There is a good article on the PR methods used by denialists in Eur J Public Health vol 19 pp 2-4. Denialismm is not limted to climate change – the same tactics were used for e.g tobacco + cancer; passive smoking + heart disease; in S Africa, AIDS and HIV; in the UK, the safety of the combined MMR vaccine, esp with respect to risk of autism. The denialists issue is always the same, to reject a proposition for which a substantial scientific consensus exists. The methods to do this, are usually the same also.

    Cherry picking is one of these. Their tactic is not only to pick the contradictory evidence – also to pick the weakest papers ( they can criticise them and thus fly a kite) or the older papers ( the science are is easy to criticise with the wisdom of hindsight; and denialists also claim that anything proceeding from those paeprs is false also).

  40. 140
    Ray Ladbury says:

    Jack Maloney@115
    No, science does NOT work by individual researchers repeating the identical calculations of others using the same data and equations. Rather, the researchers look at the method used and try to implement it INDEPENDENTLY and perhaps with a slightly different data. In so doing, such REPLICATION also tests for systematic errors and sample dependence, yielding a much more robust verification than mere “auditing” or repetition.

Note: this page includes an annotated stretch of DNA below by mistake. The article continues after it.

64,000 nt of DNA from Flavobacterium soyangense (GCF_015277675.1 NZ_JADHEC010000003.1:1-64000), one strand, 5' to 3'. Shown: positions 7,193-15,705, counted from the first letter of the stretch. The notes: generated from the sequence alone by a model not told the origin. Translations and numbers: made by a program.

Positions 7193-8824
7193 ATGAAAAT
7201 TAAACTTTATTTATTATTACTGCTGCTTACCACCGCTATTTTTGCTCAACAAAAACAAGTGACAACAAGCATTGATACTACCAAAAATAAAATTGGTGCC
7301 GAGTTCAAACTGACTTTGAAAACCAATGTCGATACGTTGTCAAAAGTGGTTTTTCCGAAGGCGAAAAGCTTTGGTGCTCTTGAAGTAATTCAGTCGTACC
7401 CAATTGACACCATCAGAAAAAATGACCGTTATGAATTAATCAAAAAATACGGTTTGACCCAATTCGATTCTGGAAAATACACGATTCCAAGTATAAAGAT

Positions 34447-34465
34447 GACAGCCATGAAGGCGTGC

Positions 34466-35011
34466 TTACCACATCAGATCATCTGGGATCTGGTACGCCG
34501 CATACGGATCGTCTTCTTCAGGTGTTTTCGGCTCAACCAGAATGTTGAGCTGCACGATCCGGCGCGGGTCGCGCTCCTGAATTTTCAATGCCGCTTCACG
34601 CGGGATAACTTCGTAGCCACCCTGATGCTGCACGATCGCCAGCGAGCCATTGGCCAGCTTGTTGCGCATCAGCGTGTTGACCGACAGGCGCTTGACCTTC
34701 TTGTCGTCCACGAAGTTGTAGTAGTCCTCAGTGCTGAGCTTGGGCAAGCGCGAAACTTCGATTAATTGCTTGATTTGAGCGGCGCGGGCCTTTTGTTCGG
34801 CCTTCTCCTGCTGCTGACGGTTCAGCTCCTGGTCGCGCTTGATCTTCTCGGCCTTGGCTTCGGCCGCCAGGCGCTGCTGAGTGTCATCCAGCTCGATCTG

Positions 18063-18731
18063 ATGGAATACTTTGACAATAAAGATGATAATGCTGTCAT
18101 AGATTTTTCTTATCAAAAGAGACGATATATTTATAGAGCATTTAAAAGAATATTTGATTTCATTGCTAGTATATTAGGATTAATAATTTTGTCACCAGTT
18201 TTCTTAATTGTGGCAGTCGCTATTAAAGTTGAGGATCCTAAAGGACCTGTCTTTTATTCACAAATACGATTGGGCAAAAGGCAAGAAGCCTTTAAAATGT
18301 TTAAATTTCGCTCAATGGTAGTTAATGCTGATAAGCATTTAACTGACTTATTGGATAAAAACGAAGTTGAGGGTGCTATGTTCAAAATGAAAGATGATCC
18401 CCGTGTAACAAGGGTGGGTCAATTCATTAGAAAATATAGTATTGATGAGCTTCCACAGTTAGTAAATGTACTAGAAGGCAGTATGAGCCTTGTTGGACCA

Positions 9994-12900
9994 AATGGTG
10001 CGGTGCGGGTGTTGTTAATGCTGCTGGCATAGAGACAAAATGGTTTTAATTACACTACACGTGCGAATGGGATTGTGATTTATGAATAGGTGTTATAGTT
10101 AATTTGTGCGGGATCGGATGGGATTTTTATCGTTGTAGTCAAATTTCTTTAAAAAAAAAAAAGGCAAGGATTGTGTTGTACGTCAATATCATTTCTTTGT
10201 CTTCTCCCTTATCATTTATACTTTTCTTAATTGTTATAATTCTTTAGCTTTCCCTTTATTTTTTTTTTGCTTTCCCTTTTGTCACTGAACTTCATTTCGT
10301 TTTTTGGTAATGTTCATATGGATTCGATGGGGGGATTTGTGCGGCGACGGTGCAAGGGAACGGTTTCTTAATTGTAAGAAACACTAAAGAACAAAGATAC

41. 141
    Geoff Wexler says:

    #106

    The problem comes when ANYONE claims to know that something is
    irrefutable.

    The more usual criticism is that the global warming science is rubbish because it is irrefutable. At least you appear to disagree with that silly assertion

    Is there a chance that you may one day change you mind if new or inconsistent data is found?

    I am just a reader, but I would certainly change my mind,but not necessarily at once. The rule observations trump ‘theory’ ,which includes earlier observations, is not always valid. Observations often involve clever and difficult science and can also turn out to be wrong. This has happened many times in the history of science. In fact the ‘theorist’ who retreats too quickly is in danger of making a bit of a fool of himself (herself). The temporary discrepancy between the tropospherical and surface temperatures was one such example. It is to the credit of the ‘theorists’ that they were skeptical of the tropospherical measurements which did indeed turn out to be wrong. One reason is that noone could make sense of them , not even the contrarians.

    As for ‘Gavin or the moderator’ , I notice that you provide no evidence in #106 for inconsistent evidence being ignored.

  42. 142

    #110 Ray Ladbury:

    What he said! :)

  43. 143